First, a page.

Inside the Three-Decade Evolution of “Star Wars” Costumes
A Smithsonian traveling exhibition offers an unprecedented glimpse at costumes from a galaxy far, far away
Few costumes are as universally recognizable as the stormtrooper suit from Star Wars. Graffiti artists spray the white helmet and body armor, sometimes a symbol of tyrannical government, on walls around the world. Less politically motivated are the stormtrooper costumes ubiquitous at comic book conventions. “There’s really key pieces that…have entered into our cultural knowledge base,” Laela French of the Lucas Museum of Narrative Art says about Star Wars costumes. “They’ve become part of a visual language.”
Fans don't have to wait until Star Wars: The Force Awakens premieres this December to get their stormtroopers fix. For the first time ever, an original stormtrooper costume from Star Wars: Return of the Jedi will be on display in a traveling exhibition, along with Jedi robes, Chewbacca’s fur suit, Princess Leia’s slave bikini, and other iconic looks from George Lucas’ six films. “Rebel, Jedi, Princess, Queen: Star Wars and the Power of Costume,” a collaboration between Smithsonian Institution Traveling Exhibition Service (SITES), the Lucas Museum, and Lucasfilm, will travel to a dozen cities through 2020. Organizers say it’s the first official exhibition to focus entirely on Star Wars costumes, and it’s been nine years in the making. Currently on view at Discovery Times Square through September 6, 2016, the exhibition features more than 70 costumes, along with concept art and other insights into the design and implementation processes.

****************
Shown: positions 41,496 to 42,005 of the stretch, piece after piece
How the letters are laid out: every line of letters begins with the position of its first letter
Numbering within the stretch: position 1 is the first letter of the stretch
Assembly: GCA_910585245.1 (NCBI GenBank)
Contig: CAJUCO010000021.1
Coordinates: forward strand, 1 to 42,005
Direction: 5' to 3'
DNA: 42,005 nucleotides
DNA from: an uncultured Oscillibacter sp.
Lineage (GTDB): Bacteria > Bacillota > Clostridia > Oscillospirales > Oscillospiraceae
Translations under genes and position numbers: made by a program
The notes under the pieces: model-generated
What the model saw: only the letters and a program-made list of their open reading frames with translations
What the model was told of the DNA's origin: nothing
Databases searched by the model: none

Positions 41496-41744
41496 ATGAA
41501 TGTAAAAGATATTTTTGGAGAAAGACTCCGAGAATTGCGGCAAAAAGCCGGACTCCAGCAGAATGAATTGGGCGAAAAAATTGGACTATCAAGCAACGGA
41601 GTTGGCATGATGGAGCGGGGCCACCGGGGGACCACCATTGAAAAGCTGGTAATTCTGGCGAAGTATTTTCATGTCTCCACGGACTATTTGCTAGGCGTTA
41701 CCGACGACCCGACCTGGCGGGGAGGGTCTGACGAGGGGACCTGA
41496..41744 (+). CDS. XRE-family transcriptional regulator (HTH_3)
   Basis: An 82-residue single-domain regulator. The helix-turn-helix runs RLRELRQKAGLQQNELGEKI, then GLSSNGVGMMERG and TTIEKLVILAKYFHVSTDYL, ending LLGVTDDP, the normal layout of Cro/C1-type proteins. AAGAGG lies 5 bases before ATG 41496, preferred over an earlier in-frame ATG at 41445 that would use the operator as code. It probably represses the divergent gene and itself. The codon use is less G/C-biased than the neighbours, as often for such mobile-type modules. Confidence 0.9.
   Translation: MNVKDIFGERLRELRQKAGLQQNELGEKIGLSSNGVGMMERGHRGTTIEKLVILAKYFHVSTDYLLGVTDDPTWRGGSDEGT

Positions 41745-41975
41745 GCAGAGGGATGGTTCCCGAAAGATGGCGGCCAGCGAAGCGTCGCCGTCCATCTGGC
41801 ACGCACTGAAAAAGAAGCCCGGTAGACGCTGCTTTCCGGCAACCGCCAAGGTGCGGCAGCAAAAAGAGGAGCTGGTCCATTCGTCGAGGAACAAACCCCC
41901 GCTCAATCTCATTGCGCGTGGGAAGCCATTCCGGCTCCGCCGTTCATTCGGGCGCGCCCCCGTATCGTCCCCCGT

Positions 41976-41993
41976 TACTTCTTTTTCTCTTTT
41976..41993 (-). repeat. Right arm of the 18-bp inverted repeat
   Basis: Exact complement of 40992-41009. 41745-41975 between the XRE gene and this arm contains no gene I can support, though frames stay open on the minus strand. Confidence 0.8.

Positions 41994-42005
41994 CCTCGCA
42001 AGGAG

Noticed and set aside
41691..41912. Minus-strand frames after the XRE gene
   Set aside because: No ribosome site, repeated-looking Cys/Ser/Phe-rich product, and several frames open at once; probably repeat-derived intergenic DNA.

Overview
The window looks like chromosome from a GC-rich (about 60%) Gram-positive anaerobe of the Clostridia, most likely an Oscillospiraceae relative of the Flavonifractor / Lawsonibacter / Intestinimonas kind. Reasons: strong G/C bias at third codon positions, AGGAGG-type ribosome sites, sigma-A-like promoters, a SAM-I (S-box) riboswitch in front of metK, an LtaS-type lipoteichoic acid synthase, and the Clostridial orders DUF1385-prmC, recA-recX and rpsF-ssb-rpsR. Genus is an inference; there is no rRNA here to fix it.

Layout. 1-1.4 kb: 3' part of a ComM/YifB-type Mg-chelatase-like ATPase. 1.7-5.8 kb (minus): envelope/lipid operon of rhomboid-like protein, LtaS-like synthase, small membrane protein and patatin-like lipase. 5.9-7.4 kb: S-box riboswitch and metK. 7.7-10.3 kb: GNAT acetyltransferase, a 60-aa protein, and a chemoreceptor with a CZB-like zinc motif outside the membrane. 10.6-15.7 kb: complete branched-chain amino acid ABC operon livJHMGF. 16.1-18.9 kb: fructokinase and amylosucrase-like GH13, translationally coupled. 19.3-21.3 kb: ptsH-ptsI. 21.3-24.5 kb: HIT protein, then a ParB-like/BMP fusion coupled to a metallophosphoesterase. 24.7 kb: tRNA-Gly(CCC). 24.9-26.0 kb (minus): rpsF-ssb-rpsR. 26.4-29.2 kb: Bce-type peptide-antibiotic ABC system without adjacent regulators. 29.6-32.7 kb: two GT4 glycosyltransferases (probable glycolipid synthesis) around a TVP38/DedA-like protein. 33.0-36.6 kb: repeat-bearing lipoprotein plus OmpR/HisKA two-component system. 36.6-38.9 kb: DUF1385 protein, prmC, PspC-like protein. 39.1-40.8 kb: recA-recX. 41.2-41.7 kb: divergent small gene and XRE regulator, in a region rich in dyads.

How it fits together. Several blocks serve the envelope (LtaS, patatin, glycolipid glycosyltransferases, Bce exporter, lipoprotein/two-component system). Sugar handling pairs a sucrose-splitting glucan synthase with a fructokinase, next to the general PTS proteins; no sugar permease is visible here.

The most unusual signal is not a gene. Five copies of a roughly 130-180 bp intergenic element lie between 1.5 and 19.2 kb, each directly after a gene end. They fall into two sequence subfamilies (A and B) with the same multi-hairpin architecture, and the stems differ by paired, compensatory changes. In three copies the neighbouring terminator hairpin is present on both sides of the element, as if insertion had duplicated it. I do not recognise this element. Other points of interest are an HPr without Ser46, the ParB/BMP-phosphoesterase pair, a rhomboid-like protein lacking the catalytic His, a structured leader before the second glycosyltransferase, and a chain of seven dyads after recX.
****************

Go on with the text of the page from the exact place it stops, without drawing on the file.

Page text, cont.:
“We are really trying to show how this idea becomes reality,” says Saul Sopoci Drake of SITES. The exhibition isn’t like something you’d see at Planet Hollywood; rather, it explores how the costume designers constructed the pieces so that they’d move properly on film and connect with the characters wearing them.
That design process evolved over the course of Lucas’ six movies. “In the earlier films, George Lucas was setting out with a pretty modest budget,” Drake says. “What you see in the later movies is that he really didn’t spare any expense on the creation of these costumes.”
French says the progression also had to do with the narrative. In the earlier films, she says, the characters in the Rebel Alliance were on the run, so “the costuming was ad hoc.” “When you move to the new films” she adds, meaning the prequels from 1999, 2002 and 2005, “it was the height of their culture.” For those designs, concept artists looked to cultures in Japan, Mongolia and China and for inspiration.
Fortunately, French says, Lucas held on to many of the materials from his early films. And when it came to saving artifacts from the three prequels, French says, “We collected pretty much everything we could.” Lucas had final approval over the traveling exhibition, organizers say.
The exhibition marks the third collaboration between SITES and the Lucas Museum, which will open in Chicago in the near future. SITES has yet to announce the show’s 11 destinations following Seattle.
“Rebel, Jedi, Princess, Queen: Star Wars and the Power of Costume” will be on view at the Discovery Times Square through September 16, 2016